In Britain, every nurse is on grade. The grade depends on experience and skill, and each grade has different responsibilities and pay. On the bottom grades are unqualified auxiliary nurses who do the routine work on hospital wards. On the top grades are nursing officer, who are usually administrators.
Auxiliary nurses are on the bottom grades, but student nurses get the lowest pay. However, student don't stay at the bottom of the scale forever. When they qualify, they start working on a middle grade. As they get experience, they can get promotion and move up the ranks to become staff nurse, then sister (charge nurse if a man), and perhaps eventually nursing officer.
Many Nurse work shift, and often they work overtime to earn more money. After basic training, many nurses choose to do further study and become specialists. Nurses can specialize in many different fields, there are triage nurses working in Casualty, and Psychiatric nurses who treat the mentally ill. There are health visitors who visit patients in their own home, practice nurses working in GPs' surgeries, and midwives who deliver babies.
Many of them say they don't get enough pay and respect for the work they do. They say that the work is physically and mentally hard, that they work long hours and get very tired. But they also say that there are many great rewards which have nothing to do with money.
Assessment findings of retinal
- Painless change in vision (floaters caused by blood cells in the vitreous and flashes of light as the vitreous humor pulls on the retina).
- Photopsia ( recurrent flashes of light).
- Blurred vision worsening as detachment increases.
- with progression of detachment, painless vision loss that may be described as veil, curtain or cobweb that eliminates part of the visual field.
- Indirect opthalmoscopy shows retinal tear or detachment.
- Slit-lamp examination reveals retinal tear or detachment.
- Ultrasound shows retinal tear or detachment in presence of cataract.
- Complete bed rest and restriction of eye movement to prevent further detachment.
- Laser theraphy, if there's a hole in the posterior portion of the retina
- Scleral buckling to reattach the retina, It is a surgical procedure, which a silicone band or sponge is sewn around the eyeball a little behind the visible portion or the eye. Exactly locates the hole and places the band and tightens it creating a buckle effect and then the outer coats of the eye are indented and in this way the hole in the retina approximates the outer scleral coat.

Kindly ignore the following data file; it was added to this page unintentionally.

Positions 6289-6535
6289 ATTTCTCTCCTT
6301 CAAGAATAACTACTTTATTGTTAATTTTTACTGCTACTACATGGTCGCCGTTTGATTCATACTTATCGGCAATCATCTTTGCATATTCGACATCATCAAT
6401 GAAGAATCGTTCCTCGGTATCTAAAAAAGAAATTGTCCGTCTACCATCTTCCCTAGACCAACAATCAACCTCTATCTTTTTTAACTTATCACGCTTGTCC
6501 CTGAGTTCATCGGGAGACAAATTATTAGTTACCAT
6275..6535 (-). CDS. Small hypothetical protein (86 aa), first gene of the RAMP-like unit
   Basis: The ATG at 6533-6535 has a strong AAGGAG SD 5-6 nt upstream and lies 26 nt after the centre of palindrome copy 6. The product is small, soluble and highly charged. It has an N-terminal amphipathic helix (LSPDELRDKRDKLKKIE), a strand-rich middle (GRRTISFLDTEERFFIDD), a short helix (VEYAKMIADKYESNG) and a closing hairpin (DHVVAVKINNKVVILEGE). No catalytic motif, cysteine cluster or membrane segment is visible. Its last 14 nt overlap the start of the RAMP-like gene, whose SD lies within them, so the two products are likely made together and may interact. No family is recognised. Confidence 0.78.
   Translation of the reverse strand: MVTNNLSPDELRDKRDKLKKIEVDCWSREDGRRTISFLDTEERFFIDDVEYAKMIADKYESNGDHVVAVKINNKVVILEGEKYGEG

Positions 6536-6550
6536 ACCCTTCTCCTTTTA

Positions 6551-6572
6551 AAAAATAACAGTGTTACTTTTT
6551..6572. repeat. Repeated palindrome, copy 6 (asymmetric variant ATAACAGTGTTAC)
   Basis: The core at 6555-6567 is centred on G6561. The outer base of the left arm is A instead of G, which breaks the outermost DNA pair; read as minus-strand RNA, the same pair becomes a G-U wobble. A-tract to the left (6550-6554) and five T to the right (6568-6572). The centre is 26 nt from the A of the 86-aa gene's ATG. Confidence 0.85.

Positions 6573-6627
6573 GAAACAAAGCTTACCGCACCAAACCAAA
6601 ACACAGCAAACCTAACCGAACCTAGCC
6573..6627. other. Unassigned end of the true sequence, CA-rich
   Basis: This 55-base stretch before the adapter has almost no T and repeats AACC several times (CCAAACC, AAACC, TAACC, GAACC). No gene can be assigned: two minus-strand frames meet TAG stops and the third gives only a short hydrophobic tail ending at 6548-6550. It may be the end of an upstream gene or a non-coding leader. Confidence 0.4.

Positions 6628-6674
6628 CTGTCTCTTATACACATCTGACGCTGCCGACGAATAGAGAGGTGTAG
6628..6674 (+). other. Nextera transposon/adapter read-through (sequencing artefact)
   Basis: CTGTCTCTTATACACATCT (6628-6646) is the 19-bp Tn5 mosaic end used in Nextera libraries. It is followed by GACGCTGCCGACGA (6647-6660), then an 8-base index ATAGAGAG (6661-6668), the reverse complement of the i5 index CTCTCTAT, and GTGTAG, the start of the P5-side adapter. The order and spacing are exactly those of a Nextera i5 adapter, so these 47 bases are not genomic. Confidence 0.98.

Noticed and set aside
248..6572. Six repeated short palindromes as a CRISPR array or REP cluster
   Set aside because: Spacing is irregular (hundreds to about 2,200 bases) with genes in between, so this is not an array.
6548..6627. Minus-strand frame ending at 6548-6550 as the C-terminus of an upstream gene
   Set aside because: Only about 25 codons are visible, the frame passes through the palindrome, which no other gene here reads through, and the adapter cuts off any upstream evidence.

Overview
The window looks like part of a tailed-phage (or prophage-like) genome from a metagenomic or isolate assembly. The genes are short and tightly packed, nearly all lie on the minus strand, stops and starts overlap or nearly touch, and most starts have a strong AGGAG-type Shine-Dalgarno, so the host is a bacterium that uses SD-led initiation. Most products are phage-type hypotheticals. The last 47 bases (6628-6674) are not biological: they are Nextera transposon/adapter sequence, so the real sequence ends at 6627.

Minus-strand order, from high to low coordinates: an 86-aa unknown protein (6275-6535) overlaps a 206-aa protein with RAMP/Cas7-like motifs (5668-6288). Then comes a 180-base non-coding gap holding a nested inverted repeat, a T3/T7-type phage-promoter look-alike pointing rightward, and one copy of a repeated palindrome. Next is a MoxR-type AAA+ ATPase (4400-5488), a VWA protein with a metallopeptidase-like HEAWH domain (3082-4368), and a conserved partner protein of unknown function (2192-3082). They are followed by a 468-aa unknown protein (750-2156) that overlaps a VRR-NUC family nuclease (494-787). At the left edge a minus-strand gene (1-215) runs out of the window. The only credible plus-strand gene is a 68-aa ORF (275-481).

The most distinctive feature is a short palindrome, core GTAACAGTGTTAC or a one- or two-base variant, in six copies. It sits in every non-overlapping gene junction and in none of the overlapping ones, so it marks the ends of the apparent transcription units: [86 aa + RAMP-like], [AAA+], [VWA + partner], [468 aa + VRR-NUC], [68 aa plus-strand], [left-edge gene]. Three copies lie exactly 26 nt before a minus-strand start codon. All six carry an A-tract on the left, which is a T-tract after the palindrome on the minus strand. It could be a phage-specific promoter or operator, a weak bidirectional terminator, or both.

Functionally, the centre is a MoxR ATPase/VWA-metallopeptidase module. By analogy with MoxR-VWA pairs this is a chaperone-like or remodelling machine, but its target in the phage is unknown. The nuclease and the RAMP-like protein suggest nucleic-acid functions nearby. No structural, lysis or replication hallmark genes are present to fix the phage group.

- Pneumatic Retinopexy, It is a short simple procedure, where a fixed amount of air is injected in the posterior part of the eye, which the air acts as an internal tamponade that helping to push and approximate the tear with the outer coat of the eye ball. Following the tear is sealed with cryo or laser therapy. Post-operatively the patient is advised rest in a specified position, in order to facilitate the air bubble to push the desired area of the retina with the tear against the sclera.
- Sub-retinal fluid drain : make seep the fluid out through the hole behind the retina that can be drained with a small slit made in the outer coats of the eye to flatten the retina. This procedure is usually done along with sclera bucking to flatten the retina.
- Vitrectomy: The procedure involves cutting and removal of the vitreous gel along with removal of all the fibrous tissue causing traction (pull) on the retina and detaching it, or sometimes the space is replaced with gas or silicon oil. ussually the procedure is done with the help of micro instruments and a fiberoptic light source. The procedure is combined with sclera buckling.
- Cyropexy, if there's a hole in the peripheral retina.
Nursing diagnoses for Retinal Detachment :
- Disturbed sensory perception (visual).
- Risk for injury.
- The client will remain free from injury.
- The client will be free from permanent visual impairment.
- The client will understand the treatment options.
- Asses visual status and functional vision in the unaffected eye to determine self care needs.
- Prepare the client for surgery by explaining possible surgical interventions and technique to alleviate some of the client's anxiety.
- Discourage straining during defecation, bending down and hard coughing, sneezing or vomiting to avoid activities that increase intraocular pressure.
- Assist with ambulation, as needed, to help the client remain independent.
- Approach the clients from the unaffected side to avoid startling him.
- Provide assistance with activities of daily living to minimize frustation adn strain.
- Orient the client to his environment to reduce the risk of injury.
- Posoperatively instruct the client to lie on his back or on his unoperated side to reduce intraocular pressure in the affected area.